The bees found as Baltic amber inclusions are revised and the history of studies on these fossils is briefly reviewed. In total this subtropical Eocene fauna contains 36 species and 18 genera, all extinct. These are classified here into nine tribes, six subfamilies, and five families of which six tribes and one family are unknown in the modern fauna. The following taxa are described as new to science: Paleomelittidae, new family; Boreallodapini, Electrobombini, Eomacropidini, Melikertini, Protolithurgini, new tribes; Ctenoplectrellina, new subtribe; Boreallodape, Electrobombus, Electrolictus, Eomacropis, Glaesosmia, Liotrigonopsis, Melissites, Paleomelitta, Protolithurgus, Succinapis, Thaumastobombus, new genera; Boreallodape baltica, B. mollyae, B. striebichi, Ctenoplectrella cockerelli, C. grimaldii, Electrapis krishnorum, Electrobombus samlandensis, Electrolictus antiquus, Eomacropis glaesaria, Glaesosmia genalis, Glyptapis densopunctata, G. disareolata, Liotrigonopsis rozeni, Melikertes clypeatus, Melissites trigona, Paleomelitta nigripennis, Protobombus basilaris, Protolithurgus ditomeus, Succinapis goeleti, S. micheneri, S. proboscidea, Thaumastobombus andreniformis, new species (seven new family-, 11 new genus-, and 22 new species-group taxa). The genus Electrapis is found to be paraphyletic and the subgenera Melikertes, Roussyana, and Protobombus are given generic status outside of Electrapis. The subtribe Electrapina is elevated to tribal rank among the corbiculate Apinae and the subfamily Glyptapinae of Cockerell is reduced to subtribal rank within Osmiini. The genera Chalcobombus and Sophrobombus are newly synonymized with Protobombus. Glyptapis reducta Cockerell is synonymized with G. fuscula Cockerell, Electrapis minuta Kelner-Pillault with Apis palmnickenensis Roussy, Ctenoplectrella splendens Kelner-Pillault and C. dentata Salt both with C. viridiceps Cockerell, Electrapis apoides Manning and Chalcobombus humilis Cockerell both with Protobombus indecisus Cockerell, and Electrapis bombusoides Kelner-Pillault with E. tornquisti Cockerell (new synonymies). The following new combinations are proposed: Electrapis martialis (Cockerell), Melikertes proavus (Menge), M. stilbonotus (Engel), Kelneriapis eocenica (Kelner-Pillault), Protobombus fatalis (Cockerell), P. hirsutus (Cockerell), and Electrapis martialis (Cockerell) (new combinations). A lectotype is designated for Electrapis minuta Kelner-Pillault and neotypes designated for Apis meliponoides Buttel-Reepen, A. palmnickenensis Roussy, Chalcobombus humilis Cockerell, C. hirsutus Cockerell, C. martialis Cockerell, Ctenoplectrella dentata Salt, C. viridiceps Cockerell, Electrapis tornquisti Cockerell, Glyptapis reticulata Cockerell, G. neglecta Salt, Protobombus indecisus Cockerell, P. tristellus Cockerell, and Sophrobombus fatalis Cockerell. The subfamily Xylocopinae is recorded for the first time from amber, and the families Halictidae and Melittidae are confirmed as occurring in Baltic amber. The oldest fossils of the Halictidae, Megachilidae (Lithurginae and Megachilinae), Melittidae, and Xylocopinae are reported and described herein. Keys are presented for the identification of the Baltic amber bees. Three new recent taxa are also proposed: Penapini, Redivivini, and Meliturgulini (new tribes). Cladistic analyses of the Lithurginae, Xylocopinae, and corbiculate Apinae are presented. Preliminary investigation of lithurgine relationships demonstrates that the fossil, Protolithurgus, is sister to extant genera of the subfamily and that Lithurgus s.s. is likely paraphyletic with respect to Lithurgopsis and Microthurge. Xylocopine relationships are generally in accord with those previously proposed: Xylocopini sister to all other tribes and Manueliini sister to the abruptly narrowed mandible tribes (i.e., Ceratinini, Allodapini, and Boreallodapini). Boreallodapini, despite some apparently apomorphic similarities with Ceratinini, is supported as sister to Allodapini. The paleontological evidence for corbiculate bee phylogeny reinforces traditional concepts over relationships of these tribes and contradicts recent molecular studies. Two extinct corbiculate tribes are based on specimens that exhibit worker morphologies indicative of advanced eusocial behavior and are related to the living, advanced eusocial tribes Apini and Meliponini, supporting a hypothesis of a single origin for this behavioral characteristic. The composition of the Eocene bee fauna of Europe is discussed. The fauna is predominantly composed of long-tongued bees, but some short-tongued bees are represented in the families Halictidae, Paleomelittidae, and Melittidae. Bees in Baltic amber are generally allied with groups currently inhabiting sub-Saharan Africa and southeast Asia, a biogeographic pattern common to many Baltic amber groups. The phylogeny and origin of bees are discussed. The bees are a derived, monophyletic group of the spheciform wasps and presumably arose sometime in the earliest mid-Cretaceous after the origin of angiosperms. Reports of bees from Jurassic strata or earlier are all refuted. All available evidence supports the idea that bees originated shortly after flowering plants and diversified into higher lineages contemporaneously with the radiations of angiosperms. Major bee lineages (i.e., families) were thus presumably established by the late Cretaceous. A catalog of bees presently known in amber and copal is appended as is a catalog of family- and genus-group names for fossil bees (both amber inclusions and compression fossils). A preliminary outline of the tribal classification of Recent and fossil bees with their geological distribution is presented (with three new family-group taxa for living bees).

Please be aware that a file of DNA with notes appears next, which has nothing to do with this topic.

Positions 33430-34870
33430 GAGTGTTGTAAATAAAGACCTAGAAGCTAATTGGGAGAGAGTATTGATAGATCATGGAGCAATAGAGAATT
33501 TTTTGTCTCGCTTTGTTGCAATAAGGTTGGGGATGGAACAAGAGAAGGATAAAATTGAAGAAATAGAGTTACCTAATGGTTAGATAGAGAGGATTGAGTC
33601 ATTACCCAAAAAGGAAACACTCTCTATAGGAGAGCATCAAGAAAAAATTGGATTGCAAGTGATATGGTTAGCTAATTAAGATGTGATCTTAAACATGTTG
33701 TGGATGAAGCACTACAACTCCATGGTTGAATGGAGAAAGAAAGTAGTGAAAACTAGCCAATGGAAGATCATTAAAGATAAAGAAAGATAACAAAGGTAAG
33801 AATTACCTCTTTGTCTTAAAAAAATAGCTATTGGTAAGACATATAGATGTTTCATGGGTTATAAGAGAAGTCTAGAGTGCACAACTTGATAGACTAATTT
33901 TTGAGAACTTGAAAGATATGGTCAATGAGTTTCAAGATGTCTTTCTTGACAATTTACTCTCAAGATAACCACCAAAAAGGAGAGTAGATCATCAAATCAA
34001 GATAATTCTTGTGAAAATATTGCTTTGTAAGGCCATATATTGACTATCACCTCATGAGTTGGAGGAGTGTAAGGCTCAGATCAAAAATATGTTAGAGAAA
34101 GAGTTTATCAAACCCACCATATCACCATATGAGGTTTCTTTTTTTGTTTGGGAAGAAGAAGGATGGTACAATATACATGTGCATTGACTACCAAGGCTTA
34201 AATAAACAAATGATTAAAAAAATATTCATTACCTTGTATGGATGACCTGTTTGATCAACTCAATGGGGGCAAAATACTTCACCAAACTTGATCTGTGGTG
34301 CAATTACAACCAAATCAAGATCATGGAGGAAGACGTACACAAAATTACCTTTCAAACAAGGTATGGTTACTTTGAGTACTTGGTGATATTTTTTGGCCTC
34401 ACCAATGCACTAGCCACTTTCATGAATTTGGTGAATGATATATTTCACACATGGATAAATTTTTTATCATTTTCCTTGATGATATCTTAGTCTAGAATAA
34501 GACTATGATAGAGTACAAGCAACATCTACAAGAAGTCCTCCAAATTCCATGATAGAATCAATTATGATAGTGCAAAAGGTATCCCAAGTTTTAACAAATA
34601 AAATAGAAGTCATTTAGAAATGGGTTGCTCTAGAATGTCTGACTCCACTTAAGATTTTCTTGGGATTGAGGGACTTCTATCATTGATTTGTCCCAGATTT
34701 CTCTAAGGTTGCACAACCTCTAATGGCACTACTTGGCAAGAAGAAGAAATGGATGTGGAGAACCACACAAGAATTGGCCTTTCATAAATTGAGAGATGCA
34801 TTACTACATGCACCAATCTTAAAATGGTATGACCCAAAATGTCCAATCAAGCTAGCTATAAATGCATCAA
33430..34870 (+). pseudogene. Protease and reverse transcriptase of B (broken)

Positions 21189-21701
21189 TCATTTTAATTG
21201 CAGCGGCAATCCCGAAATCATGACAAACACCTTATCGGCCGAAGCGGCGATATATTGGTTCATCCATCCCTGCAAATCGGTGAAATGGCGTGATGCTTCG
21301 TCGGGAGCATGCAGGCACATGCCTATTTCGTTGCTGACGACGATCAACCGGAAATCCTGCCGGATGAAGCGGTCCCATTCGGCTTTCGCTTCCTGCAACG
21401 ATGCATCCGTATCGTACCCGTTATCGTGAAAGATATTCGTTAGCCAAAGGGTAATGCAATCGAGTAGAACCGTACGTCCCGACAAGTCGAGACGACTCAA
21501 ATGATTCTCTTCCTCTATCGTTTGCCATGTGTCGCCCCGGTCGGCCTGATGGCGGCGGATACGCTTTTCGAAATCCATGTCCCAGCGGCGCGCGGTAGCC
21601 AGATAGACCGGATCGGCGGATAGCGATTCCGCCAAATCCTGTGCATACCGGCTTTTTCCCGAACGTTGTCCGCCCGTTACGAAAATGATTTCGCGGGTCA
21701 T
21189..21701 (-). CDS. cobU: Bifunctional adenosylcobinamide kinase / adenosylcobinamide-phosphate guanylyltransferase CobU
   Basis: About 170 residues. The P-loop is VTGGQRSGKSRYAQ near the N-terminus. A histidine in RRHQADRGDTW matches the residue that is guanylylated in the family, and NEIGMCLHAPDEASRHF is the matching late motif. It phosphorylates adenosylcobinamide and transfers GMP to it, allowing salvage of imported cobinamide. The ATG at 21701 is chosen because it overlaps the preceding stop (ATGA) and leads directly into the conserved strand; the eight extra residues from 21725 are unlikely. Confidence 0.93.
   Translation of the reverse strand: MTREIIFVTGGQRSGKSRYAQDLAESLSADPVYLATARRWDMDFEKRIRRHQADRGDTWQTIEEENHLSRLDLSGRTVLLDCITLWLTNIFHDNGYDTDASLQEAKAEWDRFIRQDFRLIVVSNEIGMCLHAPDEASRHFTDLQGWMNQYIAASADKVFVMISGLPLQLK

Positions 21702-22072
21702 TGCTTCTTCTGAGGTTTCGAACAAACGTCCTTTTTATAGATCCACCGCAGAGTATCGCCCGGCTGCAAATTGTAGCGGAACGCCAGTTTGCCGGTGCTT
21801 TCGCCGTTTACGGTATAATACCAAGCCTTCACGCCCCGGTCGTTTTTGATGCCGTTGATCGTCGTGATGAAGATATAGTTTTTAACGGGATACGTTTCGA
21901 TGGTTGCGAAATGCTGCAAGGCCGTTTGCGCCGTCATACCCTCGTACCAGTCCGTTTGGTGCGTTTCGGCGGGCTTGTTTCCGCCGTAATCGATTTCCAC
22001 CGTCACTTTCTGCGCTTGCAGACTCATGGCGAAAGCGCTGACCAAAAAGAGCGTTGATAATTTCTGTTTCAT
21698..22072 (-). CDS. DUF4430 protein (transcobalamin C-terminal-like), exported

Description
192 p. : ill. (some col.) ; 26 cm.
Includes bibliographical references (p. 162-174) and index.